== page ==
The report goes on to show that this percentage rose by 10 percentage points from 1993 to 2003. For African Americans ages 25 to 29, the proportion is considerably higher at 88%” (US Census) Although these numbers do not represent a composite total, it is indeed indicative of what can be achieved across the board. When we place these numbers next to the majority (white) population totals, we find that the gap is a mere 9 per cent. School administrators and government officials have come to grips with the issue of, ‘why Johnny can not read.’ The current administration initiative to provide additional help for low income and disadvantaged youth through the ‘No Child Left Behind Program’, is a positive step in the right direction to further close the educational (literacy) gap for those children below 15 years of age. It is reasonable to expect that the government will not abandon its focus of those African American(and other diverse) students presently enrolled, and their needs will continue to be addressed as they proceed up the educational ladder....
they proceed up the educational ladder. On this note, the federal government must address the
issue of African American High School dropouts. Funding must come forward to educate
diversity. In other words, curriculums must be adjusted to deal more appropriately with
information and skill transfer for high school students. Not every student is prone, or inclined to
adjusting to the strict confines of the traditional classroom. We must discover what their interests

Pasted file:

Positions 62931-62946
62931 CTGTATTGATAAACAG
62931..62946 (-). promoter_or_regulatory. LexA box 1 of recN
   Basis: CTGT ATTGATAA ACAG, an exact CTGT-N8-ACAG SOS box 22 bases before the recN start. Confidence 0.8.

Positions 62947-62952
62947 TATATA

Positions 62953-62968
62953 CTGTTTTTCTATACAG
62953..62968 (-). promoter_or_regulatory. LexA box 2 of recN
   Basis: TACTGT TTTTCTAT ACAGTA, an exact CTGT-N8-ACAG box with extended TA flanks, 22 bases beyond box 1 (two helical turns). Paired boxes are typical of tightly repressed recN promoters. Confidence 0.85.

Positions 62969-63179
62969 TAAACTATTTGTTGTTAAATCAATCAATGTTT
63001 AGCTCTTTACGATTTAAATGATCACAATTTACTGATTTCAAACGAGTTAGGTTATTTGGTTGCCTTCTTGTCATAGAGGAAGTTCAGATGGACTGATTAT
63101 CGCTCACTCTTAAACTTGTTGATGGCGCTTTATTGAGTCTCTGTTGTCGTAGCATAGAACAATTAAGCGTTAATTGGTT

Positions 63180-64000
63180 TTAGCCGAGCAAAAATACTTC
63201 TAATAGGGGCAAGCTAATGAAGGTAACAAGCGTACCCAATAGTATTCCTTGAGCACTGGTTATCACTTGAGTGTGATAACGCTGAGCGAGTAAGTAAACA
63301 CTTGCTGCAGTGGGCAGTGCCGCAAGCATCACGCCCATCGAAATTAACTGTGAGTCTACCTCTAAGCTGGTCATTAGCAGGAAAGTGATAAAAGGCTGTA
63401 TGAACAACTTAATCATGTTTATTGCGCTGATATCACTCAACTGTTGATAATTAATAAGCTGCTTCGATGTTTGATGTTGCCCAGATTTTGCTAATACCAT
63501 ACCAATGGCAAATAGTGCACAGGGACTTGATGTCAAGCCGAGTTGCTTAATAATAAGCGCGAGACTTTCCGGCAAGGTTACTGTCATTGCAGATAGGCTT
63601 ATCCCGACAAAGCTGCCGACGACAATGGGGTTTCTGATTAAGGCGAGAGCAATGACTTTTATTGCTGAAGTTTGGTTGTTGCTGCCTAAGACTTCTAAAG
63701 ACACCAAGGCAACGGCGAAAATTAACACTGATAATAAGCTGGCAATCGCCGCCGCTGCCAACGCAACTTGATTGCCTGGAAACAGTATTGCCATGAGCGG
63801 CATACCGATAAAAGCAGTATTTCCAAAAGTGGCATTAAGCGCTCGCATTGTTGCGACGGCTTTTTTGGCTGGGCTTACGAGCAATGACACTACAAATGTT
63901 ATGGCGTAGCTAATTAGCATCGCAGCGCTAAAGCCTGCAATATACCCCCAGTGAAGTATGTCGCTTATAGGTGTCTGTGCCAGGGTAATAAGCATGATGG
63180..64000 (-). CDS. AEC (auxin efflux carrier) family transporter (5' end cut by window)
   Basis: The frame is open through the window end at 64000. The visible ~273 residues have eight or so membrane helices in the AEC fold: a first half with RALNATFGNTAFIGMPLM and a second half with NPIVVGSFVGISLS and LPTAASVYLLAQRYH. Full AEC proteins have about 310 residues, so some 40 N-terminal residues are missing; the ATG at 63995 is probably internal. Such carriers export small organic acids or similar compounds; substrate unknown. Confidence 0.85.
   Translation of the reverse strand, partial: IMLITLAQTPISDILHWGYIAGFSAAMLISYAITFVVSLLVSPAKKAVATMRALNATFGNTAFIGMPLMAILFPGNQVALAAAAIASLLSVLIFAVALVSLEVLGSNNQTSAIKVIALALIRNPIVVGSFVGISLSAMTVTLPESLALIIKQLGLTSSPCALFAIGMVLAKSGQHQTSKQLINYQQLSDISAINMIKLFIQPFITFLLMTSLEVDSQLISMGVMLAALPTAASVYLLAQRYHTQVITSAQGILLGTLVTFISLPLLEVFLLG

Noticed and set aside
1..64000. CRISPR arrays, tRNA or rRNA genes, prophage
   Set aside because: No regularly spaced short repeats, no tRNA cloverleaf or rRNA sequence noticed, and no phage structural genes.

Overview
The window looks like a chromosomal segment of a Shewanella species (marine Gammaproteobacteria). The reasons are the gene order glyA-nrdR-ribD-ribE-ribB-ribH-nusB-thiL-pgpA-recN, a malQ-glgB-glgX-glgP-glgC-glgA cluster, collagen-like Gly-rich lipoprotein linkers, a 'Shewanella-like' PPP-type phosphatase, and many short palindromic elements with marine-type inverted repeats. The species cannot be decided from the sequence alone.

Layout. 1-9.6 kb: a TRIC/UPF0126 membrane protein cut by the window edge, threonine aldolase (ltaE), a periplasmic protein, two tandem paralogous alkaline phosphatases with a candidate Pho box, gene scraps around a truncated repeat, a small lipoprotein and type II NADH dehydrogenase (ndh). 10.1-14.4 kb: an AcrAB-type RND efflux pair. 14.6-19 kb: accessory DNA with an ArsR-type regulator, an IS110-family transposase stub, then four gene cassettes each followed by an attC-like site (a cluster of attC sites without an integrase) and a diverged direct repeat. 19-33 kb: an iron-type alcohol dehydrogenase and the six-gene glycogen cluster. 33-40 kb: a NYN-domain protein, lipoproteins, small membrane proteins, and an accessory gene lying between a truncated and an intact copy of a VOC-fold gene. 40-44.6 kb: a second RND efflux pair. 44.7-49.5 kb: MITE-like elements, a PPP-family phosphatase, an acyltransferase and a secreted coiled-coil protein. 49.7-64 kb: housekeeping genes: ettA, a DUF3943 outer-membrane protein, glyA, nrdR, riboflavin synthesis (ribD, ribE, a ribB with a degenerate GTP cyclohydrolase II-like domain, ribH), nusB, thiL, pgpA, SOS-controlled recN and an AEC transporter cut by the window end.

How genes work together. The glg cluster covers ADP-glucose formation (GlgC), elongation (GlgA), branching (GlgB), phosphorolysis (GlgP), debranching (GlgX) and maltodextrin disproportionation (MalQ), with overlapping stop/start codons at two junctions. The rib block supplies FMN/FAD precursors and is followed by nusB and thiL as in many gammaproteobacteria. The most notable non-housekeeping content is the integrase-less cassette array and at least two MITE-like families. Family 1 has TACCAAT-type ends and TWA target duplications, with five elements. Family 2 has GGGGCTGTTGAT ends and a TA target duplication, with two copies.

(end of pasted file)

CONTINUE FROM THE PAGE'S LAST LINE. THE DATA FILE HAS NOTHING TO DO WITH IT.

are and adjust the curriculum to accommodate them. It is much more cost effective to educate,
than it is to incarcerate.
The 2003 census report further states: "African Americans age 25 and over, that had a
Bachelors degree or higher in 2003 was up 5 percentage points from 1993 to 17%." The number
of African Americans with Bachelor degrees held steady at 12% for more than 25 years. The
Bush Administration made a sound commitment towards its support of Historically Black
Colleges and Universities (HBCU). The Bush Administration earmarked more than $300 million
to assist these institutions in improving or expanding their physical plants, upgrading curriculum
and scholarship set-asides. This was a major boost for these institutions which train more than
80% of the country's African American future professionals. A majority of these African
American students go on to receive their advanced degrees from majority (white) institutions.
Which highlights another milestone in
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3 pages (750 words)Essay
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